Should Yoga Scare Christians?
The Oxford church I used to attend, St. Aldate’s, had a deliverance ministry written by Neil Anderson called Freedom in Christ. It required you to renounce various things. Including yoga.
I went through the course with two rather unintelligent but dominant women who over a exhausting period of 4 hours insisted I read out the book, orally recanting and renouncing and repenting of lists of things, no matter whether I had done them or not, or even knew what they were.
“What’s this?” “Never mind, repent and renounce it.” I did it to speed my exit!!
Putting yoga on this list is an example of Christian narrow-mindedness. Yoga is a system of exercises and deep breathing, which calms body and mind. It brings a relaxed calm of mind and clarity of thinking by stretching every muscle in the body—and in the process, giving one immense flexibility.
Yoga was originally an ancient Hindu spiritual practice, of course, but a Christian can use its system of slow stretches and deep breathing to calm their mind, to think about important, even spiritual things, to focus on Christ. This is particularly true in a class, in which the instructor tells you what to do, and you do it with your mind in a calm, alive state.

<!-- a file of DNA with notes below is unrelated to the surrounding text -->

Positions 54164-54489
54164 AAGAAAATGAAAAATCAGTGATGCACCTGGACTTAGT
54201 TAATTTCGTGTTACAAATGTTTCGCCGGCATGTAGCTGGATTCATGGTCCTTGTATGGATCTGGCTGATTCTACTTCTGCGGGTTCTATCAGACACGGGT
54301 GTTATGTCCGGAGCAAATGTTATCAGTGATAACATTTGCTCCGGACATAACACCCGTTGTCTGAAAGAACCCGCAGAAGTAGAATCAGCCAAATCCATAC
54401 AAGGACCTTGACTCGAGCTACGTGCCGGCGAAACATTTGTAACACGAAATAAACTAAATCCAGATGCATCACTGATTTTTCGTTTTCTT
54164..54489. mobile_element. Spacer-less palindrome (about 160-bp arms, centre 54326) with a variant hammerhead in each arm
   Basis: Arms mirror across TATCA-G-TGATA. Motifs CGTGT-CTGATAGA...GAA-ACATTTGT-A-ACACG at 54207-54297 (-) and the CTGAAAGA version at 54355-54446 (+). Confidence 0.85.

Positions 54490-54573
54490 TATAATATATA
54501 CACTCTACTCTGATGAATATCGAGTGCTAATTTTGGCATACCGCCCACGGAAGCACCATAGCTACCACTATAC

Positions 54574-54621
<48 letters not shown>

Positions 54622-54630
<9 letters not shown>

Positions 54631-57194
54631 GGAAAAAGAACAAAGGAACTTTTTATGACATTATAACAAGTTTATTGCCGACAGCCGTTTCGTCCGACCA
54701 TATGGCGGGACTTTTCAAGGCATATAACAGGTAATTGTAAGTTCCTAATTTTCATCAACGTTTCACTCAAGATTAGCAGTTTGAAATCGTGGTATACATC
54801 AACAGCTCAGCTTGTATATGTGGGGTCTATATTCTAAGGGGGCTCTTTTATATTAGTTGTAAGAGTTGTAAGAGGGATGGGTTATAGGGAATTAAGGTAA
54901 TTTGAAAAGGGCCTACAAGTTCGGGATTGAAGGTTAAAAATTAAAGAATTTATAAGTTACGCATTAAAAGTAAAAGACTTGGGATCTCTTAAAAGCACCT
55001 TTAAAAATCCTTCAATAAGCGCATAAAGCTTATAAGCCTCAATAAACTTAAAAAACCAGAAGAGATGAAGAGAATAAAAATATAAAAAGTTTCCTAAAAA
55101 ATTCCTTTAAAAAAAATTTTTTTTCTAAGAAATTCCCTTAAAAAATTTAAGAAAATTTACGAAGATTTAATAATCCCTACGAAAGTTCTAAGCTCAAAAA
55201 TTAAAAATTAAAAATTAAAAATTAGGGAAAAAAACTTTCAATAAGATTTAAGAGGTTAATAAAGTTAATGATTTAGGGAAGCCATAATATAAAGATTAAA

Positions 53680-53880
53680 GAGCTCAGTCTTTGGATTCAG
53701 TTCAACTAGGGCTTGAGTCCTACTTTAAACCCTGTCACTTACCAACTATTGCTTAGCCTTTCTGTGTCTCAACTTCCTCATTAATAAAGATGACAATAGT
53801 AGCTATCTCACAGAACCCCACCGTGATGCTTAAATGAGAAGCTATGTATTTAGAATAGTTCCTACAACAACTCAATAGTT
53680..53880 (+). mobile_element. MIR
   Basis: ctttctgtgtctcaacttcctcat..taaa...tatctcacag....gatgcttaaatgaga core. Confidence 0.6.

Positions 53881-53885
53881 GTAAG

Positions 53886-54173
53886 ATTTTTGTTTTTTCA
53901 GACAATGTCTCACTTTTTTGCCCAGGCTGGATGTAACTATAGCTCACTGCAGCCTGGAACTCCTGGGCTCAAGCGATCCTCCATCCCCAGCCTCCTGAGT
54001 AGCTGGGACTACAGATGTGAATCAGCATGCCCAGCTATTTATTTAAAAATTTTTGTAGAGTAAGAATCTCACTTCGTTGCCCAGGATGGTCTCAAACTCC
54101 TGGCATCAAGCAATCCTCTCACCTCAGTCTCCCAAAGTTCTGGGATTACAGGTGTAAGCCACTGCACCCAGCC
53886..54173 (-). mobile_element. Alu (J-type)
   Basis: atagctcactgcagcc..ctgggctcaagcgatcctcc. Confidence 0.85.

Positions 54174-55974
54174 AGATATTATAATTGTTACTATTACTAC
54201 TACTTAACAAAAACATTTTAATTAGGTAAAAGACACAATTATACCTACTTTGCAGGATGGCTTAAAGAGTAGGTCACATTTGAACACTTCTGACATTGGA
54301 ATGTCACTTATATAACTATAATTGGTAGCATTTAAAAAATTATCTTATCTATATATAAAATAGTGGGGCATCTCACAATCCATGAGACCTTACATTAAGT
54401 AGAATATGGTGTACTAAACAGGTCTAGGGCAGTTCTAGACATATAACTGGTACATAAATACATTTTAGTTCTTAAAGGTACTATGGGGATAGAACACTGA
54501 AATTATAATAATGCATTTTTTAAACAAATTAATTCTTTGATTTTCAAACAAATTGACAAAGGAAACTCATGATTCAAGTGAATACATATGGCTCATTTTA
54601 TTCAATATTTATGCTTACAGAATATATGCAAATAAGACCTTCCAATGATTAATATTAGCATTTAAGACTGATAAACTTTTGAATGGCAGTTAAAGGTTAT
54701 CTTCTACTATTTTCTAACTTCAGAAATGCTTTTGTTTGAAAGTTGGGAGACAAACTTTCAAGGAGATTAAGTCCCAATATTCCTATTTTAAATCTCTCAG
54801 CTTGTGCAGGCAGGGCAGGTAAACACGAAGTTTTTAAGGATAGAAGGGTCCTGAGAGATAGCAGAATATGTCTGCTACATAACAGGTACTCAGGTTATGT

Yoga is particularly good for recognizing the body-mind connection celebrated by the ancient Greeks–a healthy mind in a healthy body. It is difficult to have clear, inspired, creative thoughts–or even pray and reach a breakthrough– in a stiff, restless, tense and uncomfortable body. Conversely, a restless, stressed, hyper mind causes physical restlessness and discomfort.
The Benedictines realized this mind-body connection when they balanced prayer, study and physical labour.
Yoga both calms the mind by exercising the body, and relaxes the body by calming the mind.
There is no inherent opposition between yoga and Christianity. I often pray or think while doing yoga in a class.
My father took it up in his late fifties, and practised it for 30 years, dying a very fit and limber 89.
I do yoga off and on, and when I am practising it regularly, I find it clears my mind, stills my emotions, helps me feel calm and even happy, and I am, of course, a whole lot more flexible and energetic.